For many people going through a Divorce Over 50, sex is not a pressing issue. Most are just too consumed trying to make it through the first stage of their DO50, survive, to even think about that aspect of their lives. Many have endured sexless periods as their marriages fell apart; a percentage of those even think the “ship has sailed” in regards to their future sexuality.
But here’s the great news: A “Singles in America” report from match.com reports that single women have the best sex of their lives at age 66, while men have their best at 64.
See, there is a brighter future out there, as you truly can thrive, after you make it through survive and revive.
Mature folks have learned that sex appeal isn’t based entirely on physical appearance. When we’re young, we tend to be very self-conscious about what our bodies look like; that wears off over time, allowing more focus on pleasure.
Though there are challenges when we’re older (pain and dryness for women, erectile issues for men), there are work-arounds that make sex just as enjoyable, or maybe even more so. Couples need to communicate more openly; they become more creative as they explore additional, non-penetrative ways to have sex.
Post 50’s no longer hold to rigid sexual expectations and roles. In your 20’s and 30’s, you want a partner to start a family with; that’s not an issue later in life, so the pool of partners expands. Additionally, mature women don’t have to worry about pregnancy, nor kids barging in on them in the bedroom, allowing more relaxation and enjoyment.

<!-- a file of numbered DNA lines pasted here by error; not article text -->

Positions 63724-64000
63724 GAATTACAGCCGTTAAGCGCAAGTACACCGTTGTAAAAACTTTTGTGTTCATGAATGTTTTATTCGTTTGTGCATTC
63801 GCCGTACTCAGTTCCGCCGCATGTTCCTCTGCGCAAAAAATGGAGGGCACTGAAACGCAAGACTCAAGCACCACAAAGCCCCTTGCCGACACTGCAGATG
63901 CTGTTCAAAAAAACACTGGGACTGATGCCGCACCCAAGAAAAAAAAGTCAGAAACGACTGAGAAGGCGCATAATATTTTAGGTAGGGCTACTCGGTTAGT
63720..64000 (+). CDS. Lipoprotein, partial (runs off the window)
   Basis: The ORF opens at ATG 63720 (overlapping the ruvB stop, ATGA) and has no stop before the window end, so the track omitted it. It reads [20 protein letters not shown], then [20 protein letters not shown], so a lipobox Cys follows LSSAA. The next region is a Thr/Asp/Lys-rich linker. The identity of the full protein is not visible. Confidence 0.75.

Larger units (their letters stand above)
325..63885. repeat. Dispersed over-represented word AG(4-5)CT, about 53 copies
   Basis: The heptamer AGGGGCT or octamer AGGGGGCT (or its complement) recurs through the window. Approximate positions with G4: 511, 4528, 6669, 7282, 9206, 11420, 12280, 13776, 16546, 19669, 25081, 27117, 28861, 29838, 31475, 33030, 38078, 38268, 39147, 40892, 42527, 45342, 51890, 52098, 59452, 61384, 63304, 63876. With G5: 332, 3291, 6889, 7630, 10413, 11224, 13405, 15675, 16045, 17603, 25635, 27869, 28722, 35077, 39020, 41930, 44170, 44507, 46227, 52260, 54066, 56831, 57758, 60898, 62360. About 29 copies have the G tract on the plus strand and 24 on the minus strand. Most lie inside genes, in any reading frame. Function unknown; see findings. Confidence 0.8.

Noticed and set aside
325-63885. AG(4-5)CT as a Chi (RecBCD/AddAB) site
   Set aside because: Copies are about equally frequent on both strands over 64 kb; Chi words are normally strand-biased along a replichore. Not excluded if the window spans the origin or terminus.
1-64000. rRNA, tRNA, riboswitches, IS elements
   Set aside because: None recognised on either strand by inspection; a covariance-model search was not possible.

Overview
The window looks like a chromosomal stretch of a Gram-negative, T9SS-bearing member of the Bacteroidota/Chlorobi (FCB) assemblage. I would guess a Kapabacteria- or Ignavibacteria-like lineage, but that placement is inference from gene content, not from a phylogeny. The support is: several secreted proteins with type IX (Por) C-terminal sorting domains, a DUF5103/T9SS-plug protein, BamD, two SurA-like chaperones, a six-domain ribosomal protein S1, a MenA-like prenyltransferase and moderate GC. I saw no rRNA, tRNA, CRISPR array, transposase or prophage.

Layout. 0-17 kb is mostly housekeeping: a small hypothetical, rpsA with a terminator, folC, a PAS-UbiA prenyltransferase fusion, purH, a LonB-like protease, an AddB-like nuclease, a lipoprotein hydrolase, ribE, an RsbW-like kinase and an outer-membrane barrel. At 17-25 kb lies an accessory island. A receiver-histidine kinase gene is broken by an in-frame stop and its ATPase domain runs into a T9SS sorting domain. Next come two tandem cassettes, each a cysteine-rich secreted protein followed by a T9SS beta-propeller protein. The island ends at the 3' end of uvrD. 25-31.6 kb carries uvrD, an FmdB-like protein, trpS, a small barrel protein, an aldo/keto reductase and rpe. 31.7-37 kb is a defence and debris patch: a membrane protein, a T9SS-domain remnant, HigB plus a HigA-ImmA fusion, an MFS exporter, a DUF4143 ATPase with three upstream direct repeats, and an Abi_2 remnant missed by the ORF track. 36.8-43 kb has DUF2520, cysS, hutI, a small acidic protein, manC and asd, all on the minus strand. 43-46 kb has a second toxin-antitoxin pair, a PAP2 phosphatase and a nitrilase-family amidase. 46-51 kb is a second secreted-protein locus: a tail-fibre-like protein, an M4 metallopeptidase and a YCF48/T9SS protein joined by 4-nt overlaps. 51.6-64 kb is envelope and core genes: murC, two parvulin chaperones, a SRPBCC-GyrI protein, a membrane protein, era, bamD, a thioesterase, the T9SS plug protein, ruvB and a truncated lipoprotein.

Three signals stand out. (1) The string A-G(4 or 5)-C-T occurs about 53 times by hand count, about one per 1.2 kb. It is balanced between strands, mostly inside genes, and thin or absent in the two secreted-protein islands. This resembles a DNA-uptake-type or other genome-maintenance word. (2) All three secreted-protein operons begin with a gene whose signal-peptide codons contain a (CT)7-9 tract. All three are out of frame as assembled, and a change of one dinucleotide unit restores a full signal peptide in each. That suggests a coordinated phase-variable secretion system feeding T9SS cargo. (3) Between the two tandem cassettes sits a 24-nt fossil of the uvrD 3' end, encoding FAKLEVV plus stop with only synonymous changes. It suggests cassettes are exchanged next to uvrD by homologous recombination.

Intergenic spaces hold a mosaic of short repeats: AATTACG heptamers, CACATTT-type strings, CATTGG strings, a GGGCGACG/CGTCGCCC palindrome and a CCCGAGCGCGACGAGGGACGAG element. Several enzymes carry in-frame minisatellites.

Sex has obviously been a popular topic here at Divorced Over 50, with our five most read posts (and 6 out of the top ten) being on that subject.
The overriding goal of Divorced Over 50 is to help everyone move through his or her Divorce and into a brighter future. In order to do that, it’s vital to accept that the Divorce has happened, and use it as a pathway to self discovery, which in turn will lead to that better life.
Boost Your Self Esteem: It’s certainly easy to be down on yourself after a Divorce, especially if it wasn’t your decision. But pushing yourself to adopt a positive attitude about yourself, and your future, can help make it happen. Be pro-active, seeking out new friends and engaging in new activities. Explore sides of yourself that may have gone dormant during your marriage. Rediscover who you are, or hit the reset button and become who you want to be.
Use Divorce as a Lesson in Self-awareness: Ask yourself what you might have done differently. What role did you play in the Divorce? You can’t change what happened, but you can learn from the experience so you’ll do better next time.
Forgive Yourself and Your Ex: Blaming yourself or your ex only holds you back; it keeps you from moving forward. If you were wronged, you don’t have to forget what your ex did, but forgiving means you won’t be hurt by those actions anymore.
Re-explore Your Expectations About Healthy Relationships: Is it obvious now that you married the wrong person, or for the wrong reason? Is it clear now that your expectations about marriage were way off? With the knowledge you’ve gained, you can do so much better if you decide to find a new partner for the next chapter of your life.